In this article, we discuss the concept of open-eye meditation, how it differs from closed-eye meditation, and its benefits, and provide a step-by-step guide on how to practice it.
Meditation has become a widespread practice for mental clarity, stress management and overall well-being. While traditional meditation often involves closing the eyes, a growing number of practitioners are starting to practice meditation with open eyes, also known as open-eye meditation.
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What is Meditation?
Meditation is a practice that involves focusing the mind on a particular object, thought, or activity to quieten the mind, and focus one’s attention and awareness. It’s often associated with spiritual or religious traditions, but it can also be training for improving mental and physical health. Meditation can take many forms, including Gtummo meditation, transcendental meditation, and even orgasmic meditation.
While most people associate meditation with sitting with eyes closed, there are actually many forms of open-eye meditation, which we’ll discuss later in this article.
Can You Meditate With Your Eyes Open?
Yes, you can meditate with your eyes open.
Open-eye meditation is a type of meditation that involves maintaining a soft gaze and keeping the eyes open while allowing one’s thoughts to come and go, observing one’s thoughts, instead of experiencing them.
People who find it difficult to relax or who often fall asleep with their eyes closed find open-eye meditation particularly beneficial.
Whether or not you should meditate with your eyes open or closed entirely depends on your personal preference. Many people are able to achieve a state of tranquillity and stillness with eyes closed. However, if you struggle with these forms of meditation, then try open-eye meditation. You might be pleasantly surprised!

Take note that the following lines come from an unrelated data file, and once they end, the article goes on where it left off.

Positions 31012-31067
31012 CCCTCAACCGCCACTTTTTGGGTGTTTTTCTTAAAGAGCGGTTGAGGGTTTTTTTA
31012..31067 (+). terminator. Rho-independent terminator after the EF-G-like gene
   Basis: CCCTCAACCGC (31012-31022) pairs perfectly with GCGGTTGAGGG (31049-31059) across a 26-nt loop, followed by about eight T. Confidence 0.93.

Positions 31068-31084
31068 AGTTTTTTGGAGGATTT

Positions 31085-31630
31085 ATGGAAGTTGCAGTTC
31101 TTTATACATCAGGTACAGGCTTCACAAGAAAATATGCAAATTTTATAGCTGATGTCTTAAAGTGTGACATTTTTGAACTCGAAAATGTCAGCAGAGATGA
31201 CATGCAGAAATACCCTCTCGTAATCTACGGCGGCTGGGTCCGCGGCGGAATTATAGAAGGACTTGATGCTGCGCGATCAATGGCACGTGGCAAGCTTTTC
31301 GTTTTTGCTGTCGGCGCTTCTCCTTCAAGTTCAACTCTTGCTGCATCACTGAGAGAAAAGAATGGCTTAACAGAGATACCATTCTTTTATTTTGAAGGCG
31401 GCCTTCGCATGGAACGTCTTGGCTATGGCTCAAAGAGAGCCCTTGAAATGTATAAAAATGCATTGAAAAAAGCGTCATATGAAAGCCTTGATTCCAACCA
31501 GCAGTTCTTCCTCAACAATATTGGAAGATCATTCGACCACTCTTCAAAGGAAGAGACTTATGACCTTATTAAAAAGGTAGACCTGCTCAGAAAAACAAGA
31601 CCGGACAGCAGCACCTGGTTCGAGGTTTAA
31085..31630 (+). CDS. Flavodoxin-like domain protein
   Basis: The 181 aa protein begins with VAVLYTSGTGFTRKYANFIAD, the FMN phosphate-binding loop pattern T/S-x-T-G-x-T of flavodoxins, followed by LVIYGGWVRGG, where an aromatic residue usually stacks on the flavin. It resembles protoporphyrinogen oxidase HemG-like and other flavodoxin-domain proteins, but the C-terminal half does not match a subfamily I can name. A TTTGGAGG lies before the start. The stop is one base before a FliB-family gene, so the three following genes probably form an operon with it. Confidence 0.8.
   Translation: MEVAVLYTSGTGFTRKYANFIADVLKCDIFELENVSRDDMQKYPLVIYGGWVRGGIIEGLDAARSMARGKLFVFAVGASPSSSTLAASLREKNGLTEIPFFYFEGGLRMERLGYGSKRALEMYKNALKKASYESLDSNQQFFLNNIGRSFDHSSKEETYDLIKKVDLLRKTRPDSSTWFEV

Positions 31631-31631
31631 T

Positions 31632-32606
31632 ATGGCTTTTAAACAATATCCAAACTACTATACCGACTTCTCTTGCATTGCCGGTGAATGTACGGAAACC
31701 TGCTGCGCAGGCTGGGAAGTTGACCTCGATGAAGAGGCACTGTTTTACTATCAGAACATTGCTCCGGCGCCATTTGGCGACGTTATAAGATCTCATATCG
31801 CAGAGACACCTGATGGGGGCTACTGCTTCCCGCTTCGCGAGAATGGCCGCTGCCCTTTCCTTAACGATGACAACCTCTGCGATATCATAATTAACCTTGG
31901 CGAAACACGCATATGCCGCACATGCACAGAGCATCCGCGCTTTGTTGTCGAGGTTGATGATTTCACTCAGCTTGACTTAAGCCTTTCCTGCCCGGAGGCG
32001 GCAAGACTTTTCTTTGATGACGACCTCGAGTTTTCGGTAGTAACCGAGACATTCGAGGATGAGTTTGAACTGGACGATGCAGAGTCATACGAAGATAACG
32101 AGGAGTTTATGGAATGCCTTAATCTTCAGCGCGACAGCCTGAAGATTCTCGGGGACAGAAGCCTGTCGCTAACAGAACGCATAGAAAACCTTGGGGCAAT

Benefits of Open-Eye Meditation
Along with staying awake and the numerous well-documented mental health benefits, open-eye meditation is a powerful tool for personal growth, and has numerous other benefits, including:
- Improved focus: Keeping the eyes open during meditation can help maintain a sense of connection with the present moment and improve concentration.
- Increased awareness: Keeping the eyes open allows you to observe your surroundings and become more aware of your environment.
- Greater sense of presence: Open-eye meditation can help you feel more present and grounded in your body and surroundings.
- Suitable for busy environments: Open-eye meditation can be practiced in any environment, even when you are in a public place or busy with work.
The Difference Between Meditating with Open Eyes and Eyes Closed
Meditating with open eyes and closed eyes are two different approaches to the same practice. The main difference is in the focus of attention.
When you close your eyes, your focus is inward, on your breath, thoughts, or emotions. For some, the inside of the mind is a very busy, noisy place, and it can be difficult to find tranquillity without first sifting through all these thoughts and emotions. This is where open-eye meditation can help.